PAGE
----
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1. G1 tuning should begin by setting a reasonable pause time target.
2. If full GCs are still an issue after that and the heap size cannot be increased, spe-
cific tunings can be applied for specific failures.
a. To make the background threads run more frequently, adjust the Initiat-
ingHeapOccupancyPercent .
b. If additional CPU is available, adjust the number of threads via the Con-
cGCThreads flag.
c. To prevent promotion failures, decrease the size of the G1MixedGCCoun-
tTarget .
Advanced Tunings
This section on tunings covers some fairly unusual situations. Even if those situations are not
encountered frequently, many of the low-level details of the GC algorithms are explained in
this section.
Tenuring and Survivor Spaces
When the young generation is collected, some objects will still be alive. This includes newly
created objects that are destined to exist for a long time, but it also includes some objects that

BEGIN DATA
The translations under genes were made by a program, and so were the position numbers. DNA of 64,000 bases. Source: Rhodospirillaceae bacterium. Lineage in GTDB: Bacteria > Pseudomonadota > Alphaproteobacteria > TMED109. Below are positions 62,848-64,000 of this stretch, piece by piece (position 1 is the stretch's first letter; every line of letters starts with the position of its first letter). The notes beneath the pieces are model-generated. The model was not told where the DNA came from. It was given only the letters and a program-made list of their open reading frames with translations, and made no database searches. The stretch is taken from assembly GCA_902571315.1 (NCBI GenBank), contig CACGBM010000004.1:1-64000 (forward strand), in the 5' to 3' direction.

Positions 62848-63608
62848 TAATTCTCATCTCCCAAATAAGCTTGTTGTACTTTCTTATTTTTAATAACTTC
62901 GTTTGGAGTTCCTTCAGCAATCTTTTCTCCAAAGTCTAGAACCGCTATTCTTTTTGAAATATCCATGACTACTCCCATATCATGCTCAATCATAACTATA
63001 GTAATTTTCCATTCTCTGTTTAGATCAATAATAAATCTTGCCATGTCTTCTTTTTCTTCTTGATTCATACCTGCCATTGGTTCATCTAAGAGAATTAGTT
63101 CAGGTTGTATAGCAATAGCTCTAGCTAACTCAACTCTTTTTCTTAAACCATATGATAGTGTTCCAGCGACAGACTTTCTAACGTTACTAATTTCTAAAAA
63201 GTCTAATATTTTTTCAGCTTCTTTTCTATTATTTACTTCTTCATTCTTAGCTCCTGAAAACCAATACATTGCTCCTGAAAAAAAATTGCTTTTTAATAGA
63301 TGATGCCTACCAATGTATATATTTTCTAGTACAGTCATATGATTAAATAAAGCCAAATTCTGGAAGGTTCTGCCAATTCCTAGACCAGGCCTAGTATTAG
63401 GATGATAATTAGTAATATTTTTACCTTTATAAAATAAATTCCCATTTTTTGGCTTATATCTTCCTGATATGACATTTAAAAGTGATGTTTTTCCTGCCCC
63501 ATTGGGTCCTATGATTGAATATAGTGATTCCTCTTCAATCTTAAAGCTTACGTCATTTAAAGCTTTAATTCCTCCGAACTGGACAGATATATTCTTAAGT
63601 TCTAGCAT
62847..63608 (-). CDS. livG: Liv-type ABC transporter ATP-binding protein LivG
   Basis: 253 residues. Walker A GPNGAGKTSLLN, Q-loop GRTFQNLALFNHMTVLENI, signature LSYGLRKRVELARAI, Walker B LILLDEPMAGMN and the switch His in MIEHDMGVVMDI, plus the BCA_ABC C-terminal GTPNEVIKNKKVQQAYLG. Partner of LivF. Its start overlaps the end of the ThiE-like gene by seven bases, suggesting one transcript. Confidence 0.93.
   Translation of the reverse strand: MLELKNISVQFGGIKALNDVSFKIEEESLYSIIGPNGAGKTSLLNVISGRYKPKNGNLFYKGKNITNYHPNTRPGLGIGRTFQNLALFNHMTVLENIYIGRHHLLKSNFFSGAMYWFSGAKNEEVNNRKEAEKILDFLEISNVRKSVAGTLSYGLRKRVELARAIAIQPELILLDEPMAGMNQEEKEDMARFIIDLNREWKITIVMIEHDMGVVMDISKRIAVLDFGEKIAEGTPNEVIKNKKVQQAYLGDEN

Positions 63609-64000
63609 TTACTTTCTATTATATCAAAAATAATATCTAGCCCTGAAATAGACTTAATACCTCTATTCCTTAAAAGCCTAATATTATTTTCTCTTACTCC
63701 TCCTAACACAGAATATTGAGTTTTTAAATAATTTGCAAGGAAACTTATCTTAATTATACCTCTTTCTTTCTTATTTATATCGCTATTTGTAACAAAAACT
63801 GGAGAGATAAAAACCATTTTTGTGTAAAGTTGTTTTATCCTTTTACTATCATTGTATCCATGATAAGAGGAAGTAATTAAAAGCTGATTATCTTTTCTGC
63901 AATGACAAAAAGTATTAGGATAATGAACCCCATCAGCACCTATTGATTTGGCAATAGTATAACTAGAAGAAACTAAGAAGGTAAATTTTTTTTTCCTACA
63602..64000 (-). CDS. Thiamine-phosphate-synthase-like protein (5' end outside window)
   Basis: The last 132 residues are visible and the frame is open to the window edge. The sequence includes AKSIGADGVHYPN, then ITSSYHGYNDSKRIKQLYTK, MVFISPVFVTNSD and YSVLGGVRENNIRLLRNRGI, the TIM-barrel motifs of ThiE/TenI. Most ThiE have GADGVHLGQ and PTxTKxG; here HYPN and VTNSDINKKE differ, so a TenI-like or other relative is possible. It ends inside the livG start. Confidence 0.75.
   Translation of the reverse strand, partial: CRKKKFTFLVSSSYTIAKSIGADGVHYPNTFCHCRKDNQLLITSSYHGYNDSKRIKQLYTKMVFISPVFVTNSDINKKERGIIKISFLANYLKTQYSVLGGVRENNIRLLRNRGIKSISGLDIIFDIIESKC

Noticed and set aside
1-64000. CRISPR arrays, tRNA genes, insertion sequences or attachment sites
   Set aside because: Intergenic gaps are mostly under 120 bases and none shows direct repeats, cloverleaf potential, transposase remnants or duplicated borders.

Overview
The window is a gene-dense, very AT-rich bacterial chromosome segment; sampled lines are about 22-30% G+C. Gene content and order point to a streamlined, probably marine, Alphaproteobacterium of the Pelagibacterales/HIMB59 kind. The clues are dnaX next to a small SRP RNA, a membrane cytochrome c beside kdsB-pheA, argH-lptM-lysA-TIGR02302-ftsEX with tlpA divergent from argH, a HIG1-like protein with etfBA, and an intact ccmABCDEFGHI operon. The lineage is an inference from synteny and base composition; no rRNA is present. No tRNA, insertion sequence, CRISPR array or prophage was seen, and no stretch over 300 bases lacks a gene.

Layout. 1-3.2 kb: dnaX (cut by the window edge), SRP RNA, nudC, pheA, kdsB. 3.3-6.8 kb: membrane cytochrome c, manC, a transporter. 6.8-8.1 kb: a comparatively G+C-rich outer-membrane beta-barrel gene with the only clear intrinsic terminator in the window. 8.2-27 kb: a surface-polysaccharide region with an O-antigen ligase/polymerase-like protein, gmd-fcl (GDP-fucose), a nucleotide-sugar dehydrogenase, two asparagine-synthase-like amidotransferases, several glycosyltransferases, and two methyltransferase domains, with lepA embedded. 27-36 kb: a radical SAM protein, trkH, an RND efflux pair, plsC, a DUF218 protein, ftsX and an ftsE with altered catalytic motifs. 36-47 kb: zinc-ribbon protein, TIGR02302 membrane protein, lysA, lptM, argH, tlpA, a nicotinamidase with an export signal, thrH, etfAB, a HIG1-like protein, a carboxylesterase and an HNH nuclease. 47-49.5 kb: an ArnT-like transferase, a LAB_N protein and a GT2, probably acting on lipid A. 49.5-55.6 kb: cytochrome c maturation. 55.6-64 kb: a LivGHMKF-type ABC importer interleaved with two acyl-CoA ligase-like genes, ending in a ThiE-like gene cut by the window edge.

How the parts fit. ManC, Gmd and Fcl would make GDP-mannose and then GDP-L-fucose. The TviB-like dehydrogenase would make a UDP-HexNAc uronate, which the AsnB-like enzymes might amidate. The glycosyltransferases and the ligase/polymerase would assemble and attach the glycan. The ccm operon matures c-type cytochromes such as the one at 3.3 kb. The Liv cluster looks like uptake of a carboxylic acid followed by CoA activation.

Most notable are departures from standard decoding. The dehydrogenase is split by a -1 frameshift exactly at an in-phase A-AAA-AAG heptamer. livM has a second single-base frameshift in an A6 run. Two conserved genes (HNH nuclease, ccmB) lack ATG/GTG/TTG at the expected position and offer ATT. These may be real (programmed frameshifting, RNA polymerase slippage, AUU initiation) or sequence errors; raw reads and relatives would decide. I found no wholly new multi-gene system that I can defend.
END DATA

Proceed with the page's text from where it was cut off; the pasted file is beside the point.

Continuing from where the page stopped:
are otherwise short-lived. Consider the loop of BigDecimal calculations at the beginning of
Chapter 5 . If the JVM performs GC in the middle of that loop, some of those very-short-
lived BigDecimal objects will be quite unlucky: they will have been just created and in use,
so they can't be freed—but they aren't going to live long enough to justify moving them to
the old generation.
This is the reason that the young generation is divided into two survivor spaces and eden.
This setup allows objects to have some additional chances to be collected while still in the
young generation, rather than being promoted into (and filling up) the old generation.
When the young generation is collected and the JVM finds an object that is still alive, that
object is moved to a survivor space rather than to the old generation. During the first young
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